Back in 2012, when Rob Rhinehart invented Soylent, a milky drink packing 35 nutrients needed for human survival, his mission was to save time and money without compromising health. After a month of relying just on the beige elixir, Rhinehart reported his food costs were 89% lower and his physique had noticeably improved. “My skin is clearer, my teeth whiter, my hair thicker and my dandruff gone,” noted the then 23 year-old engineer in his blog How I Stopped Eating Food.
Thanks to a crowdfunding campaign and venture capital backing, the drink soon became a hit with Silicon Valley techies, and is now widely sold across 7-Eleven and Walmart stores in the US.
Today, similar products are taking root in China, as suggested by a slew of new releases.
PepsiCo, for instance, launched a ready-to-drink milkshake known as Smart Calories, or Dikakong, early this month under its cereal brand Quaker. Containing grains, freeze-dried fruits and whey protein, the drink comes with four flavours such as apple-cum-pomegranate, and oat and quinoa. Each bottle caps its energy supply at 200 kilocalories, but promises to keep dieters full for up to four hours.
“The market potential for meal replacement [in China] is gigantic,” an executive from Pepsi told 36Kr, a news website, claiming that nutrient-dense synthetic food represents the future of Chinese eating. In spite of the country’s deep-rooted culinary heritage and the strong social value its people place on dining together, the US food and beverage giant says it is seeing new demand for such ‘meal replacement’ drinks from busy urban consumers.
Its Smart Calories brand targets not only youthful, white-collar women looking to lose weight, but also people on the road, working overtime and practising intermittent fasting – scenarios for a growing number of city dwellers as they juggle a faster-paced lifestyle with greater social emphasis on body image.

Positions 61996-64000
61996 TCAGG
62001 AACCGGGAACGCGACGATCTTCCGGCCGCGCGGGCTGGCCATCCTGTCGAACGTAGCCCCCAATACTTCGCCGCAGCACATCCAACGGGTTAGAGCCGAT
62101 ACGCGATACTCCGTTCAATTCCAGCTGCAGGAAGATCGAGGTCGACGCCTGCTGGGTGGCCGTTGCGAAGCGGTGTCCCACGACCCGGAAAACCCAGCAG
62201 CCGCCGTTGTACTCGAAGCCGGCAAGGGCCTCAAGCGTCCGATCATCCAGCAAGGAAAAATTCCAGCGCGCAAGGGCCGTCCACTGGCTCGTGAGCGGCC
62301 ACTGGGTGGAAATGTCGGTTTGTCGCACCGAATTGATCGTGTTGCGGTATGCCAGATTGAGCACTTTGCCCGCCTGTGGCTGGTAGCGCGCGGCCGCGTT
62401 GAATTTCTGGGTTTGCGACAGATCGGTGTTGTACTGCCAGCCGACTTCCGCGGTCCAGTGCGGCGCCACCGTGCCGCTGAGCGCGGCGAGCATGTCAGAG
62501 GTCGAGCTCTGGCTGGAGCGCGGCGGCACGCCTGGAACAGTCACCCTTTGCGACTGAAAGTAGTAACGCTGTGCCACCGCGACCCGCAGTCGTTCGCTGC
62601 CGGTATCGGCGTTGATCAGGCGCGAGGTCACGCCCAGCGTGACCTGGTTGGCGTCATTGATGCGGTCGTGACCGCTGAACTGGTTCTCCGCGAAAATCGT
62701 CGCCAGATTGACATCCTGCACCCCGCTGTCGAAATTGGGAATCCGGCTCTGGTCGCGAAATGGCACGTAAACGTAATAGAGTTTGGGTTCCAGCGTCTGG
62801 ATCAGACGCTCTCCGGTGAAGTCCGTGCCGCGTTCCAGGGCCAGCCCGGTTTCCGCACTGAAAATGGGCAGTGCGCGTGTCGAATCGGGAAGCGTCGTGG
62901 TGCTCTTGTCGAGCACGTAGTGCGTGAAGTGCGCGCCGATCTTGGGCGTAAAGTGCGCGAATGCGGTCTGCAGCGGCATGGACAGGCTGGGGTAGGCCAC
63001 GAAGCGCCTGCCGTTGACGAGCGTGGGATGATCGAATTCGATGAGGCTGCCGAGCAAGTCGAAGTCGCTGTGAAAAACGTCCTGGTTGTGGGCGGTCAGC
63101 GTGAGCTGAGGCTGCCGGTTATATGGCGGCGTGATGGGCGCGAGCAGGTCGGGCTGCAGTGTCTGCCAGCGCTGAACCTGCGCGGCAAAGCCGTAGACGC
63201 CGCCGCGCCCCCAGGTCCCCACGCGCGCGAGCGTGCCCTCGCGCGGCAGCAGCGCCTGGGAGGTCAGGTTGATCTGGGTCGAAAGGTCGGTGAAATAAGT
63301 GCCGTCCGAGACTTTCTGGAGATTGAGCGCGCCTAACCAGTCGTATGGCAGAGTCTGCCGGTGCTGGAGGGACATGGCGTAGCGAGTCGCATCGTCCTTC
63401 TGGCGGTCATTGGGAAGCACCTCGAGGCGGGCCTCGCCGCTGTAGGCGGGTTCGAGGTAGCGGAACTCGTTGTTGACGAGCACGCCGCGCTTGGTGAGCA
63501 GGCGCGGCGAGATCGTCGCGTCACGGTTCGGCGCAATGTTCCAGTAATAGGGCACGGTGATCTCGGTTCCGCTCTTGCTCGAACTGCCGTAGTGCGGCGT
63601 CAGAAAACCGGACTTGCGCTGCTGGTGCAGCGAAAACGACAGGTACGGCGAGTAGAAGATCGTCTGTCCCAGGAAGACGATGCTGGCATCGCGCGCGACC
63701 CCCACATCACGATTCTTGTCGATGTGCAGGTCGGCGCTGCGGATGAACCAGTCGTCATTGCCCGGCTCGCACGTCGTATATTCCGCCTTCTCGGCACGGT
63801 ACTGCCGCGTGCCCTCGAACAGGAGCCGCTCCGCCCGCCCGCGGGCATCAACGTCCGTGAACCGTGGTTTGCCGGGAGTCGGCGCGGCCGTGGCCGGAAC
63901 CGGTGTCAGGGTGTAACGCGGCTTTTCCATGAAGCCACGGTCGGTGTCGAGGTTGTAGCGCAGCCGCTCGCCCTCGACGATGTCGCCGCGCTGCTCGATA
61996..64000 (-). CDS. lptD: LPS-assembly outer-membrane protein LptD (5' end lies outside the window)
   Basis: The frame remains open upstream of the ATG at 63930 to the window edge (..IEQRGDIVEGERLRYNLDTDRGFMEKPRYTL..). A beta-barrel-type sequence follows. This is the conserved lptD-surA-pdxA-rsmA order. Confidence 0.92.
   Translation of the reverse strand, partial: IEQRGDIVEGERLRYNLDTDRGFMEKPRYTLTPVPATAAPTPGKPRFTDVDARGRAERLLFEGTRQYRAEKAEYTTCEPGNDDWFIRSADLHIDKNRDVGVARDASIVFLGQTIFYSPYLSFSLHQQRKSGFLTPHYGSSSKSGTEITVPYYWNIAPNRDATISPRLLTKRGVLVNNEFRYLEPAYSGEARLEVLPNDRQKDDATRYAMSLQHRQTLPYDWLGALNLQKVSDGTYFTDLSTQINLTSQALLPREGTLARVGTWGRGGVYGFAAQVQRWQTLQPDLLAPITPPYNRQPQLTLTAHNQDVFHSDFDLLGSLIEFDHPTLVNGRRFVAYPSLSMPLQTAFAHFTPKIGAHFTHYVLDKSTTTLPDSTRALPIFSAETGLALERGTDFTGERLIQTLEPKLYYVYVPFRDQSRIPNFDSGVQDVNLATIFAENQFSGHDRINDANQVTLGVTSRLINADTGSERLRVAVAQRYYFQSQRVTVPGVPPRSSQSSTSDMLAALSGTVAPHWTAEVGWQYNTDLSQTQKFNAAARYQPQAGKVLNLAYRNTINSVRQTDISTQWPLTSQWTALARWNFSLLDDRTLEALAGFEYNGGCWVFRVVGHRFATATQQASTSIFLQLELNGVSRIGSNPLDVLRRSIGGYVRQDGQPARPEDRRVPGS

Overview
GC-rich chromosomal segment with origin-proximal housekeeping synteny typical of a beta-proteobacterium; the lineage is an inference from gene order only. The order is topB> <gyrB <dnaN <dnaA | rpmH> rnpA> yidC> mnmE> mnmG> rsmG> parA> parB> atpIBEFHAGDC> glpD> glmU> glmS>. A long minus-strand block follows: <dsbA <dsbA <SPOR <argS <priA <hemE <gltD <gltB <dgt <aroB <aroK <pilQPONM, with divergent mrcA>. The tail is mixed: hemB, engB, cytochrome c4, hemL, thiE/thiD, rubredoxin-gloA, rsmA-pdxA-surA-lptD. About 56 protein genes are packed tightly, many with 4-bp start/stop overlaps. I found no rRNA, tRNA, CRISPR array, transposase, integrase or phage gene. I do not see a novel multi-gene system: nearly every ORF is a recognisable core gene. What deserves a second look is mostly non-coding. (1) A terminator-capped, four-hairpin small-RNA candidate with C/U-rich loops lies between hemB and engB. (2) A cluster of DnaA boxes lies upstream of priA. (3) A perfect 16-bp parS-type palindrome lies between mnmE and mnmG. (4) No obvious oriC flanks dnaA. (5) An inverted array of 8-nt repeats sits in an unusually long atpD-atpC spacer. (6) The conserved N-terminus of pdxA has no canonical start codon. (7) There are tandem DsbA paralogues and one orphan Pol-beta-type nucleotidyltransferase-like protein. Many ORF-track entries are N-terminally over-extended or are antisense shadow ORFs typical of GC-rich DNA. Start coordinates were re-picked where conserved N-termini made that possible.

China’s meal replacement market was worth roughly $8 billion in 2017, accounting for 12% of the global market, according to Euromonitor. By 2022 it could potentially double to $17 billion. This trajectory is fuelling the fortunes of Hangzhou Hengmei, a synthetic food contractor that reported a quadrupling of sales between 2016 and 2018 to over Rmb100 million.
Also significant is the number of new brands propelling the sector’s growth. Switzerland’s Nestlé has launched three meal replacement labels (i.e. NesQino, OPTIFAST, and Build U) since 2019, alongside a dozen local players including WonderLab, MissZero, ffit8, and Keep, a homegrown social fitness app.
The trend explains why Pepsi has chosen Smart Calories to draw attention to its social e-commerce platform in China, which it has established with a view to capturing another big market: healthy snacks. We reported in March that the company acquired Be & Cheery, a Hangzhou-based online snack retailer, after becoming the second largest shareholder of Natural Food International, China’s second-largest health food producer (see WiC485). The new investments aim to help the company cushion falls in junk food sales as the likes of carbonated drinks and potato chips are shunned by more health conscious consumers.
But the bigger issue that Pepsi has to deal with at present is the coronavirus outbreak at its factory on the outskirts of Beijing. As of June 20, eight workers were found to be infected, of which two had visited the capital’s Xinfadi wholesale food market, where the second wave of infections began (see WiC500).
Pepsi said that 480 employees had been sent to quarantine and all had tested negative for the virus. Production at the plant, which focuses on Lay’s chips, has also been suspended to allow for a disinfection process amid wider consumer concerns over potential contamination of Pepsi products.
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